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In millworker stories



When did director Ellen Brand know her stage production of Millworker had gotten the community's attention? "When we put down 150 chairs and had close to 400 people come," she recalls of her show's one-night stand last November at the historic Chatham Mills building in Pittsboro.

Then came the phone calls--not just from folks who couldn't make it the first time, but seven historical societies who wanted the show to come to them. The result: a spring restaging--and a tour--for this staged adaptation of vivid stories, testimony from the mouths of those who worked the textile mills and populated the milltowns of central North Carolina during the early-to-middle 20th century.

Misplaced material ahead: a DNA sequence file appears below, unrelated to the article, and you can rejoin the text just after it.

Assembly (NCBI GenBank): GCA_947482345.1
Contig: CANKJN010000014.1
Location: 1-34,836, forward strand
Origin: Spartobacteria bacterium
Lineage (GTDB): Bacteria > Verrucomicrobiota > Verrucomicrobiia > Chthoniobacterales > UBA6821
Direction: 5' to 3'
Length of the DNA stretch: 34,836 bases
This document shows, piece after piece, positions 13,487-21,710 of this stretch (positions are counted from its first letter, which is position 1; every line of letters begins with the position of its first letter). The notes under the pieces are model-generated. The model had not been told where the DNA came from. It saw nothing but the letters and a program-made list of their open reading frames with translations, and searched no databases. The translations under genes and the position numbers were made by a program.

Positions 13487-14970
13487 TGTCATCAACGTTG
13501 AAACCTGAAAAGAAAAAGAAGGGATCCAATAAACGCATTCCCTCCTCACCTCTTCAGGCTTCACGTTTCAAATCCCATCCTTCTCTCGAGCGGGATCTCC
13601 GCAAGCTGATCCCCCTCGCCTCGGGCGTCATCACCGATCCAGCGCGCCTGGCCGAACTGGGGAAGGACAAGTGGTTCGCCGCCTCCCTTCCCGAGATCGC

After this weekend, Brand's company will perform the show in two other historic mills--in Gastonia, Apr. 25 and Charlotte, May 2--and a Hillsborough barn on May 6.

"Years ago I lived in Bynum," Brand recalls, "and I became very interested in the stories from the former millworkers I became friends with there. My grandparents had lived in a coal mining village that was also owned by the company, so when I moved to Bynum, it felt very familiar to me. I recognized there were similar narratives, a similar sense of community. I was drawn to their stories."

The stories--oral histories, compiled in the book Like a Family--are juxtaposed in this show with folk and gospel music from the period, and the songs of Dorsey Dixon, a North Carolina songwriter who also worked in the mills.

Join the crowds, Friday and Saturday nights at 8 p.m., and Sunday at 3 p.m. Tickets are $10 at the door.

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